The Things I've Learned 2009

I love how each year I pick up on a few new nuances in regard to how I live, manage, and operate. Who says you can’t teach an old dog new tricks?  I would hazard a guess that each and every one of us has learned some very valuable and “interesting” stuff this past year: the crazier the economy gets, the more crazy stuff I learn! This is my little contribution, and I would really enjoy hearing from you on the things you’ve learned over the course of the past year; that way I can learn even more from others in the trenches.

My biggest surprise/teachable moment of the year was: Never assume you have anyone figured out! Just as soon as you announce to someone else that you have so-and-so figured out, they will change direction and you’ll be left scratching your head, wondering how you could have so misread them! I always felt I was pretty good at reading people. However, this year I failed at it more than once. It is always better to leave a little room for the changes in direction those around you may take so that you’ll not be caught flat-footed if their shift involves you or your department in some way.

The more things change the more they stay the same.
There really isn’t much more to add to that, is there? We see recurring themes all the time, and while the tempest blowing around us looks a lot like change, it really may only be the same old thing, just packaged differently. I believe the lesson here is: don’t be fooled by the new packaging. Inspect the contents of the package before changing course. (Writer’s note: This is not a political commentary. This has nothing to do with politics, and everything to do with managing an institution of higher learning.)

Do not accept mediocrity from any level of the organization, but learn to recognize the difference between burn out and mediocrity.
Don’t hold on to those employees in your department for whom work is only a location and not an activity. We all hope we can counsel, retrain, and cajole a marginal employee to change into a star, but some just don’t get it, won’t get it, or can’t do it. A mediocre employee can also be contagious and spread mediocrity. Be quick to recognize his or her inability to come around and cut your losses before you become a casualty yourself. Remember, shaking the tree to get some of the bad fruit out isn’t always a bad thing.

Don’t overextend or over-commit. In these times of needing to do more with less, sometimes the “hero” in us drives us to want to work doubly hard to prove our worth. Many war heroes earn the Medal of Honor posthumously; don’t go down in a ball of flames or be remembered as the one who died trying! This applies to professional commitments as well as personal commitments. Both of which can play havoc with the other if not carefully balanced.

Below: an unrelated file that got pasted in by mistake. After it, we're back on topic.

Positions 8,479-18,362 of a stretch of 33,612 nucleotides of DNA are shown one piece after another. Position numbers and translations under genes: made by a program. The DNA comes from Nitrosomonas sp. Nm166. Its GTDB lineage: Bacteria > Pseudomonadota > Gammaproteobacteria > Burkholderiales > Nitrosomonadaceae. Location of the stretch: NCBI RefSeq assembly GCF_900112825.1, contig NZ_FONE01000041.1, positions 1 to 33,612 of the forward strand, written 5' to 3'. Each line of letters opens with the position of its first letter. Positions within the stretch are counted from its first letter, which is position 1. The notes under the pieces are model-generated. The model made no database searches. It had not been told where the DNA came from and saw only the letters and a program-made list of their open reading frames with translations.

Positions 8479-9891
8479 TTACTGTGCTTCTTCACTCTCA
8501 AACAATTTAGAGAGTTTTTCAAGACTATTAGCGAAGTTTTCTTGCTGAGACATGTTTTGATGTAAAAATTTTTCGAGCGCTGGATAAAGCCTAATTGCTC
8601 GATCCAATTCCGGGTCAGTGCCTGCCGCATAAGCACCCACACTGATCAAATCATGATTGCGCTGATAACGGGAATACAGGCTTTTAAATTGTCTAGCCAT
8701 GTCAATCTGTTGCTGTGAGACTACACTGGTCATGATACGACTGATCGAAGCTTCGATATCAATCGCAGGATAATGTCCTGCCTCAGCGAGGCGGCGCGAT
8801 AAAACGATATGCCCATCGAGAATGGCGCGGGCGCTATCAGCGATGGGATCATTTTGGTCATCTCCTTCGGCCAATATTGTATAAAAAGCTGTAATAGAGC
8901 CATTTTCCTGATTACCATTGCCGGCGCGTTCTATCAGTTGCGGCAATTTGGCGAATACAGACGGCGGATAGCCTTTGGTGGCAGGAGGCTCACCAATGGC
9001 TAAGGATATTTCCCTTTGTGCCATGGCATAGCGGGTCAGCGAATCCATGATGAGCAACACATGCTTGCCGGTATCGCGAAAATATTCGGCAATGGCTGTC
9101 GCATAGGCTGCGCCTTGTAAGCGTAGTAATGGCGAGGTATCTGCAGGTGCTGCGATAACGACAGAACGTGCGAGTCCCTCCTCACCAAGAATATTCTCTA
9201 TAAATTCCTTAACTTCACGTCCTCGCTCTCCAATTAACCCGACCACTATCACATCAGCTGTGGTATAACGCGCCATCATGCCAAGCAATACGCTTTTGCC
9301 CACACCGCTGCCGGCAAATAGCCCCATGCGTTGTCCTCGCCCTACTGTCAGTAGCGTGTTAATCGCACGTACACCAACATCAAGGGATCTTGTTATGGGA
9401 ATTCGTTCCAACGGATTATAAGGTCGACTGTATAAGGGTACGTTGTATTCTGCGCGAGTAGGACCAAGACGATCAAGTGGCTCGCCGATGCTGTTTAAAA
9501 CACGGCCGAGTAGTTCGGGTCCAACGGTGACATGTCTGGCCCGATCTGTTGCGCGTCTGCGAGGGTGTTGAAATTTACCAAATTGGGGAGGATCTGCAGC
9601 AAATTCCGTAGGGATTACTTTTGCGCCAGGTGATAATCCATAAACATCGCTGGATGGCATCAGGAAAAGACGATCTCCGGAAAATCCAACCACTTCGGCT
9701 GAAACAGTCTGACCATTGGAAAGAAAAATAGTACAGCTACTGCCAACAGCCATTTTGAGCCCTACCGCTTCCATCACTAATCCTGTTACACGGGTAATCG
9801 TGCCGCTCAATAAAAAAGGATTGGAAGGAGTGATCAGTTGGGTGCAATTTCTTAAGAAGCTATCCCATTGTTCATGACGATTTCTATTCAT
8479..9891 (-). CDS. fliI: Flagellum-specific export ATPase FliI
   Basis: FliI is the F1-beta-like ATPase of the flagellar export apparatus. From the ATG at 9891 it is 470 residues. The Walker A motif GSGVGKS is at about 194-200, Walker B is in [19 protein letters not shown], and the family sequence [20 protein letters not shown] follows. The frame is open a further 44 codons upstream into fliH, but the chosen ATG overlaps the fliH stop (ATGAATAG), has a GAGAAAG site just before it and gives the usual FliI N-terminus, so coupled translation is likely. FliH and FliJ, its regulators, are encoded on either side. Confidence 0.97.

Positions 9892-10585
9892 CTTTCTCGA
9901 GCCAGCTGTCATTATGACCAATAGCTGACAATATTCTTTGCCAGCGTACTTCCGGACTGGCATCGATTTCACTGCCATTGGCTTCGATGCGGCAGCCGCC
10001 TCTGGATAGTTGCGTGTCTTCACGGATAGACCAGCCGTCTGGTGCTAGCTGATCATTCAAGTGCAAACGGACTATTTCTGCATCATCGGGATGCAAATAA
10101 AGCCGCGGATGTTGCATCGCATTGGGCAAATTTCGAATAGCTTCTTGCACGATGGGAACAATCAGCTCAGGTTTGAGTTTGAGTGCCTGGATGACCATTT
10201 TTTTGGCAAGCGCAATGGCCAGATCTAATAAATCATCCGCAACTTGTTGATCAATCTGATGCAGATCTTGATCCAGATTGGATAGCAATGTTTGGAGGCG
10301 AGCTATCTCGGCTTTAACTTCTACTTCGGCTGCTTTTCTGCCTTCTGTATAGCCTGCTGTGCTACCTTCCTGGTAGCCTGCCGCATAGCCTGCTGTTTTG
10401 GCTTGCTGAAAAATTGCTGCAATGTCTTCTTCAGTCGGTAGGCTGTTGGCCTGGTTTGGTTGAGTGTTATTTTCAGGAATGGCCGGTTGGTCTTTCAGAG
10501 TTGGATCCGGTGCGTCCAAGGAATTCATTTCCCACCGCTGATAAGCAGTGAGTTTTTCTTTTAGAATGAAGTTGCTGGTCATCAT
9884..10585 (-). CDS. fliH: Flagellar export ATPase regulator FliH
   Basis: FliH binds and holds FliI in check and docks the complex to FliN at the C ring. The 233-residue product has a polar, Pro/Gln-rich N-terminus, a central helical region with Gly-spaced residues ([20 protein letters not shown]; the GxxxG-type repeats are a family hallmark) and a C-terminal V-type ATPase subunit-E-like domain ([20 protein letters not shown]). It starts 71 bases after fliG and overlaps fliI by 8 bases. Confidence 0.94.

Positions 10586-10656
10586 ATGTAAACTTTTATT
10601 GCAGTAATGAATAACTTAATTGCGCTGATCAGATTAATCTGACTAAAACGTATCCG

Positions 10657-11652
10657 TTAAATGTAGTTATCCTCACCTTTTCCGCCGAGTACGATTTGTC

Do not forget to publicly commend or otherwise recognize those in your organization that make you and your department look good. Those that clearly have your best interest at heart are those you want to work to keep happy. The recognition or commendation does not need to be anything extravagant, and in fact, in this economy, if the reward were extravagant, folks would probably question the expenditure anyway. So keep it simple, but most of all keep it sincere!

In these times of rapid change, be sure and hold on to those traditions that add a sense of normalcy to your employees’ work lives. Keep the annual Christmas potluck or continue sponsoring a booth at the school’s pre-game tailgate party. These simple events provide comfort and remind your employees that not all is lost with recent departmental changes.

Continue to consider the value of belonging to and participating in facilities organizations, such as APPA and their regional and state chapters. Now more than ever, we must recognize the benefit of networking and keeping abreast of the latest innovations. The cost of belonging is usually minimal and the benefit always outweighs the cost. Remember not just to join, but also to participate. Your participation is welcome and will give you an opportunity to learn more, which makes you more valuable to your institution.

In closing, remember that our work is most often a means to an end… faith, family, and friends are still the most important things and should remain our point of focus. They are the reason we work so hard at keeping our institutions’ facility needs professionally met! If we are happy and healthy outside of the office, we will bring that health and good cheer into the office and use it to build upon the successes we have already achieved.

About the Author

Michael G. Steger is director, Physical Plant, for Berkeley Preparatory School in Tampa, FL. He can be reached at Stegemik@berkeleyprep.org.

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